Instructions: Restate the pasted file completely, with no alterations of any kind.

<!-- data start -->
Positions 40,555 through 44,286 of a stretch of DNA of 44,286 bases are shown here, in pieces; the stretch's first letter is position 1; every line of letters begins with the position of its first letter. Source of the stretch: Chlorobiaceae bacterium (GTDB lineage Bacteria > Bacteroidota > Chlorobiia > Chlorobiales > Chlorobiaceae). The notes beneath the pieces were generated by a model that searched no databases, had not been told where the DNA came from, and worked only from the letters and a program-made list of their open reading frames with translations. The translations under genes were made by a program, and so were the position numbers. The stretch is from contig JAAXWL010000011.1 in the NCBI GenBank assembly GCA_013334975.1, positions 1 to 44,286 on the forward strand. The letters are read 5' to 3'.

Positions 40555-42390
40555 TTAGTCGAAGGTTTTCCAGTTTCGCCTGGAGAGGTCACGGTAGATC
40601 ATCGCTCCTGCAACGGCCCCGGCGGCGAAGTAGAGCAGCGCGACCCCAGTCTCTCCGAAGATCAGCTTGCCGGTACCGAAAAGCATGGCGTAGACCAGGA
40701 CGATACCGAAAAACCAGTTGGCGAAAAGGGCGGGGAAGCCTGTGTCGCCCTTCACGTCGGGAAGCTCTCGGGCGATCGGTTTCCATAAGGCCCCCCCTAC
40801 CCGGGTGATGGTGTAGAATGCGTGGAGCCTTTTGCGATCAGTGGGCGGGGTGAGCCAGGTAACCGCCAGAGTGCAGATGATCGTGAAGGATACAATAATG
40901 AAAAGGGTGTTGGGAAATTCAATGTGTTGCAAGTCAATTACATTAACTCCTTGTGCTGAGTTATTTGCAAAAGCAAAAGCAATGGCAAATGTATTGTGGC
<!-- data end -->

Positions 40,555 through 44,286 of a stretch of DNA of 44,286 bases are shown here, in pieces; the stretch's first letter is position 1; every line of letters begins with the position of its first letter. Source of the stretch: Chlorobiaceae bacterium (GTDB lineage Bacteria > Bacteroidota > Chlorobiia > Chlorobiales > Chlorobiaceae). The notes beneath the pieces were generated by a model that searched no databases, had not been told where the DNA came from, and worked only from the letters and a program-made list of their open reading frames with translations. The translations under genes were made by a program, and so were the position numbers. The stretch is from contig JAAXWL010000011.1 in the NCBI GenBank assembly GCA_013334975.1, positions 1 to 44,286 on the forward strand. The letters are read 5' to 3'.

Positions 40555-42390
40555 TTAGTCGAAGGTTTTCCAGTTTCGCCTGGAGAGGTCACGGTAGATC
40601 ATCGCTCCTGCAACGGCCCCGGCGGCGAAGTAGAGCAGCGCGACCCCAGTCTCTCCGAAGATCAGCTTGCCGGTACCGAAAAGCATGGCGTAGACCAGGA
40701 CGATACCGAAAAACCAGTTGGCGAAAAGGGCGGGGAAGCCTGTGTCGCCCTTCACGTCGGGAAGCTCTCGGGCGATCGGTTTCCATAAGGCCCCCCCTAC
40801 CCGGGTGATGGTGTAGAATGCGTGGAGCCTTTTGCGATCAGTGGGCGGGGTGAGCCAGGTAACCGCCAGAGTGCAGATGATCGTGAAGGATACAATAATG
40901 AAAAGGGTGTTGGGAAATTCAATGTGTTGCAAGTCAATTACATTAACTCCTTGTGCTGAGTTATTTGCAAAAGCAAAAGCAATGGCAAATGTATTGTGGC